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Trying the Rode Blimp

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Old Sunday 10th June 2018, 18:54   #1
Borjam
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Trying the Rode Blimp

As anyone who has tried surely knows, wind -even the slightest breeze- and microphones don't play well together. Even a little wind can ruin a recording beyond any hope.

Microphones usually include a sponge protection that can be effective in some indoor situations (like an air conditioning blowing very gently on the microphone) but nothing more. In order to be able to record outdoors one needs a more serious protection. Its purpose is to shield the microphone from wind, at least moderate rain and vibration.

These protection units usually include some suspension system to limit the vibrations reaching the microphone, a zeppelin shaped container that is almost transparent to sound but that protects the microphone from wind and, for stronger winds, a cover for the zeppeling resembling an animal fur. It can look really disgusting when wet, even.

The most popular brand of these protections is Rycote, which has become an industry standard. The problem is, of course, Rycote kits are very expensive. I won't say they are not worth it. But for a hobbyist it can be just too much :)

Fortunately Rode, Australian manufacturer of budget but quite decent microphones and who actually have a line up of several shot gun microphones, launched a budget "blimp" version in 2011, albeit with some shortcomings. Surprisingly, in 2014 they launched an updated version which is lighter, slightly cheaper and, amazingly, it includes a real Rycote suspension system, the Lyre, which is reportedly the best suspension available now.

The unit is quite large and it can accept a microphone up to 32.5 cm long according to the manufacturer. My AKG C300B/CK98 is longer and it fits inside. However zeppelins are more effective if the microphone fits inside the main cylinder without getting too close to the end caps.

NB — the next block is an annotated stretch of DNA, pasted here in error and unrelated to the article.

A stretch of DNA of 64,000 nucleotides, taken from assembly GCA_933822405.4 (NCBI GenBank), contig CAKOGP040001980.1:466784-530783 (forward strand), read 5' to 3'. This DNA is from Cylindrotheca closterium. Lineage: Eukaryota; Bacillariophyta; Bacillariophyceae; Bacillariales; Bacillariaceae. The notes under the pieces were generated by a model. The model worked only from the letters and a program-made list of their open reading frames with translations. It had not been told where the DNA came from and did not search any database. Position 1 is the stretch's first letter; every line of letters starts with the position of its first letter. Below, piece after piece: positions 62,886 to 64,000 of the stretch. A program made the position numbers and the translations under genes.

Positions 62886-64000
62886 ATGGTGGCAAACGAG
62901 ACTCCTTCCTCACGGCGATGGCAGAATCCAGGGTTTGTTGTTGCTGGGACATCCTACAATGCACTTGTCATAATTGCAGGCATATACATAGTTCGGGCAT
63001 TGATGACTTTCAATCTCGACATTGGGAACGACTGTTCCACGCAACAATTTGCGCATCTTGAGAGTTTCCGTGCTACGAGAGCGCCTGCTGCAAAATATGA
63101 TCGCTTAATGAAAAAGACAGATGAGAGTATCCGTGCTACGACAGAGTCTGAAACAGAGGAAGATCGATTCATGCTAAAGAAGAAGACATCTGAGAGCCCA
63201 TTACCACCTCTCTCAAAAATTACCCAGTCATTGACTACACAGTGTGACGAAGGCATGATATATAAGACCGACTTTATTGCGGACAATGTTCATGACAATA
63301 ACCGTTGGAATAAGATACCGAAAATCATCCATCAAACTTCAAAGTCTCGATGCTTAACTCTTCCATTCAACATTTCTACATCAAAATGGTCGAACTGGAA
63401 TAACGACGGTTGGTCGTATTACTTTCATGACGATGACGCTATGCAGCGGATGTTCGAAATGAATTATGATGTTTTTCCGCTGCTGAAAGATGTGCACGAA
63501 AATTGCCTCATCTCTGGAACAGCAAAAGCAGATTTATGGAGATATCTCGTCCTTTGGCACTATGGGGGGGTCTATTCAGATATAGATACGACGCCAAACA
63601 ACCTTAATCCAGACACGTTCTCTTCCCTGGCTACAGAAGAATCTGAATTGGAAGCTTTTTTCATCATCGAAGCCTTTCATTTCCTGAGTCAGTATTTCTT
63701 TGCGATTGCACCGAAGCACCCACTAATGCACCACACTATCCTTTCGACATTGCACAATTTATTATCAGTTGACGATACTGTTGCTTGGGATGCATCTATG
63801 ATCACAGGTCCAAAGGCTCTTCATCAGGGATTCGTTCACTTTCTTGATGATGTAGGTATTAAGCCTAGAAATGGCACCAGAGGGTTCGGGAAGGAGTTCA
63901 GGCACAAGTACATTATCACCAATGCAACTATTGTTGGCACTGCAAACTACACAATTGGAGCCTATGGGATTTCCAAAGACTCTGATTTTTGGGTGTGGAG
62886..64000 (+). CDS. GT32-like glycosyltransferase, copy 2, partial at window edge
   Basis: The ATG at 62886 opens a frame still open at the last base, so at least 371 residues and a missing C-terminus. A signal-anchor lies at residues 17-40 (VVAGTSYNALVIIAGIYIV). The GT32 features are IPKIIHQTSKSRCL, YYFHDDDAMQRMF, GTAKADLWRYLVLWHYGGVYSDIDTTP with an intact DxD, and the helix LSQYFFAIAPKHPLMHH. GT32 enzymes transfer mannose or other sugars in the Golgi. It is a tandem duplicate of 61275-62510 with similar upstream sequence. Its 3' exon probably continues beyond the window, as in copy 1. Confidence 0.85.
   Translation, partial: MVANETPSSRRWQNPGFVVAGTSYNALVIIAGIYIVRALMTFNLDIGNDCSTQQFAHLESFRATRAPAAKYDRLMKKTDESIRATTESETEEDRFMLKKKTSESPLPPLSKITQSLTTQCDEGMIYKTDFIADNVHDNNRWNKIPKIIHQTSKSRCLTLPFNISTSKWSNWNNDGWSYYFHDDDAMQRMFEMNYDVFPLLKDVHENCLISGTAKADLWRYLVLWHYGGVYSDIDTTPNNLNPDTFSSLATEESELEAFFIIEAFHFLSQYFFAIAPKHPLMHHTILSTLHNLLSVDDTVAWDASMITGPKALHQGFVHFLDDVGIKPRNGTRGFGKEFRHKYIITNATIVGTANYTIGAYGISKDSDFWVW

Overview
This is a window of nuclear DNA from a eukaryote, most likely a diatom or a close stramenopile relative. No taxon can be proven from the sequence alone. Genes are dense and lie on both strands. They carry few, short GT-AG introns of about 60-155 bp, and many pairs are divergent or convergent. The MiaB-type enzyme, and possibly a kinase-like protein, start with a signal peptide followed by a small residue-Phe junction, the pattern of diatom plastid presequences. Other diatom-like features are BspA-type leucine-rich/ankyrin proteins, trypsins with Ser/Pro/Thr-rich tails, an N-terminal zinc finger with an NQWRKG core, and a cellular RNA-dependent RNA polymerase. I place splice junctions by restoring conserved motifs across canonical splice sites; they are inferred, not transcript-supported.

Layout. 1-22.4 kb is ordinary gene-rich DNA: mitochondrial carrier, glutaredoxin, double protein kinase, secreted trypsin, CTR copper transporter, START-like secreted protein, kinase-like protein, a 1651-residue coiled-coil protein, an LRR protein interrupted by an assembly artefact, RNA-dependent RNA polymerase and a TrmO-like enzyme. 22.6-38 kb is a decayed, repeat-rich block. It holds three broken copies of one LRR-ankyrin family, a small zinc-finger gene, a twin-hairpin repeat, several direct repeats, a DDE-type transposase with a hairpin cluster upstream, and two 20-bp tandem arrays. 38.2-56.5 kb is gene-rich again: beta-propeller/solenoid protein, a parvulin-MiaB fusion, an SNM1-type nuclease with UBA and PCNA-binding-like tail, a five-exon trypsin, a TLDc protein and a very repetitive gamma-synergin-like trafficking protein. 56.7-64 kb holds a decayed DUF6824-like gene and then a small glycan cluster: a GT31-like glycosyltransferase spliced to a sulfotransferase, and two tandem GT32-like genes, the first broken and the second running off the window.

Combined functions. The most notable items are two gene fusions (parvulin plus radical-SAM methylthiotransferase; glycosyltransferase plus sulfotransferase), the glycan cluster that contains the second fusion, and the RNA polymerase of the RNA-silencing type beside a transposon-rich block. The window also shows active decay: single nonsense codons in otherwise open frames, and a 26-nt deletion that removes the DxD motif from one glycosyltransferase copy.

Similar to Rycote, Rode sells an extension kit that allows the Blimp to be used with 600 mm long microphones. Unlike Rycote they only sell one size, so if your microphone, like mine, is only 3 cm longer than recommended, you need the full extension which makes the Blimp considerably longer.

The Blimp comes with a "dead cat skin" (they called it "dead wombat") and the extension includes a longer dead wombat that will fit the Rode Blimp plus the extension. Both include a cute brush with the Rode logo that can be helpful with your hair as well

Note: I believe there is an error on the Rode website. In the product description for the extension they claim that it's not currently compatible with the 2014 version. As far as I know (I have tried it!) it is certainly. And, moreover, the packging of the Blimp includes the extension as one of the available accesories.

The Blimp has a handle attached which includes routing for the microphone cabling and a tripod attachment thread. It's a 3/8" thread which is not compatible with the typical photo tripods. However, it is compatible with the threads for tripod heads used by manufacturers such as Manfrotto. Removing the video head I had no problem attaching the handle to a Manfrotto Befree tripod.

As an accessory for boom pole users, they also sell a simpler 3/8" attachment that replaces the handle, reducing the bulk a bit and reducing some weight.

The verdict:

It's not cheap but the main competition is more expensive and it's certainly effective. Without such a protection it is a pain to record outdoors even with a slight breeze. It's bulky though. In order to be effective a zeppelin requires some distance between its walls and the microphone capsule.

The physical construction is good although the pieces linking the handle to the main suspension seem to be a bit feeble. Time will tell. The soft thermoplastic construction of the main body has an advantage though: it can absorb shocks if the Blimp is dropped.
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Old Wednesday 13th June 2018, 21:12   #2
Borjam
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A sound sample :)

Slightly windy day. Close miking some bursting foam at the beach.

Recorder: Fostex FR-2LE
Microphone: AKG C300B + CK98 shotgun capsule.

I have just converted the original file to AAC, nothing else. I haven't used high pass filters.
Attached Files
File Type: m4a foam.m4a (857.1 KB, 14 views)
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